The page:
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Sun, Sep. 24th, 2006 | 11:53 pm  slavezombie


The hills have eyes
slavezombie
  I borrowed the DVD for this film from work. I have to give you my honest opinion about three DVDs I borrowed from work. Over the weekend I saw TransAmerica which I found to be very amusing considering the story gave a lite hearted perspective on a major controversial issue. I also saw the film The matador which contained just about the right amount of violence that I am comfortable with in an action film. I'd say that the best story praise goes to TransAmerica. That's the kind of movie that is going to stay in my memory for years to come whereas The matador will be forgotten or confused with such films as The Thomas Crown affair. Although I enjoyed sitting through The matador, that just isn't enough. Although, I will say I liked the special features which goes into detail about the way The matador went into production. It had been a Sundance/Independent Film project and won over Miramax. A success story if I ever heard one.
  The bloodiness of The hills have eyes was typical of a film competing against classics like Texas chainsaw massacre. When I think of that [chainsaw] movie and the similarity it has with the HEAVY METAL band W.A.S.P., I'm revved for delving into claim to fame stories about the GLAM METAL band to see what links between Blackie Lawless and Chainsaws I might find. Perhaps I'll write about it in this blog. I had to insert the DVD for The hills have eyes one last time because I wasn't sure if I had skipped a special feature—the trailer ads—as I did indeed skip that with the other two DVDs. I always watch the special features for films I enjoy.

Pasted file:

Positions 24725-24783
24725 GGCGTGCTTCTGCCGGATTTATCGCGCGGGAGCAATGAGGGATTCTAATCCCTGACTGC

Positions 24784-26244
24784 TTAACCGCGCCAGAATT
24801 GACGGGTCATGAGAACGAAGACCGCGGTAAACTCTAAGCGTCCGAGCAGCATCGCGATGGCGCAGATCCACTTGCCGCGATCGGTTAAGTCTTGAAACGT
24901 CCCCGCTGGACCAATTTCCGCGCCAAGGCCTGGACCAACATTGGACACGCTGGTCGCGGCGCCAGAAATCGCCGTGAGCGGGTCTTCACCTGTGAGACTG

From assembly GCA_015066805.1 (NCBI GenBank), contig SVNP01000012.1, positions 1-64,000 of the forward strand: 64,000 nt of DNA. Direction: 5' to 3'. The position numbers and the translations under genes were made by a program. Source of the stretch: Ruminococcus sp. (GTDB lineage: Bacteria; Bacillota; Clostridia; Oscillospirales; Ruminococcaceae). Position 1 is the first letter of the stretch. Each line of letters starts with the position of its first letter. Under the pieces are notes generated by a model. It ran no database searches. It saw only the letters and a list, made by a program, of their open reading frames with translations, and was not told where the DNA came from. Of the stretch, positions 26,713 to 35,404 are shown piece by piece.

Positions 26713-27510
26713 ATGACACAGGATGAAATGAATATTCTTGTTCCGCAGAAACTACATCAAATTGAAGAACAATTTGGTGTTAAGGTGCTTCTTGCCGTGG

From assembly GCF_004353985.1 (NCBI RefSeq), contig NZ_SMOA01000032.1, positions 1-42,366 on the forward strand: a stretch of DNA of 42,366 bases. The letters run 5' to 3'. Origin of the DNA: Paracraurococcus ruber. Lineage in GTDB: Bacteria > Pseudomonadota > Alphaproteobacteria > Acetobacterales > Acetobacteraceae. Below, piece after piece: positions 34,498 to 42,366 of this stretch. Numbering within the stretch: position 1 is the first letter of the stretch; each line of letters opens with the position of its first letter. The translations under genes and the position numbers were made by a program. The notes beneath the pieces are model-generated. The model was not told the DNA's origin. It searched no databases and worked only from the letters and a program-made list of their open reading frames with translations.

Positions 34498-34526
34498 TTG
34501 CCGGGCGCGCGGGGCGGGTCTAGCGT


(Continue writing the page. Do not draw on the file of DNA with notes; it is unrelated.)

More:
So, I pop in the disc and discover there is no trailer. I'm convinced that I previewed a TV ad when it was released. Unfortunately, I have bad short term memory. I visit imdb.com to watch the trailer there, but ze QuickTime trailer, she is not available. If I could just watch the trailer once, I could verify whether or not Kathleen Quinlan might've been a factor in my decision to see it, but I heard a positive review for the 'unrated' film on a podcast called Scene unseen. Kathleen Quinlan was in American Graffiti, a film I will definately watch again for her scenes. Recent films with Kathleen are Apollo 13 which I've seen, Independence Day, and that's it. There's more in her filmography, but nothing I've heard of, or with name actors in them. Since she seems to be having such streaks of unknown films, I wonder if her abject death scene has any influence on the films she gets. I've heard actors abhor death scenes, but never understood why.
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Comments {2}

!@&*$

webſite

from: whthfck
date: Mon, Sep. 25, 2006 03:49 am (UTC)
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I have the Unrated: The Version to Die For DVD. I was never inclined to buy this movie before I did. I've never seen the original so it was a new experience for me, despite the familiar goriness that IS most horror movies. This movie is pretty raw and frighteningly realistic.

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Bier de Stone

Horror flicks

from: slavezombie
date: Mon, Sep. 25, 2006 03:58 am (UTC)
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  I agree that the realistic black and white photographs of deformities in infants was uncanny. I got so enmeshed in Ethel's death, I had to repeat her last lines over and over again. I enjoyed the interviews with the Director and Producer. I look fwd to watching the commentary version of the film.
Did you go see SHERRYBABY yet?

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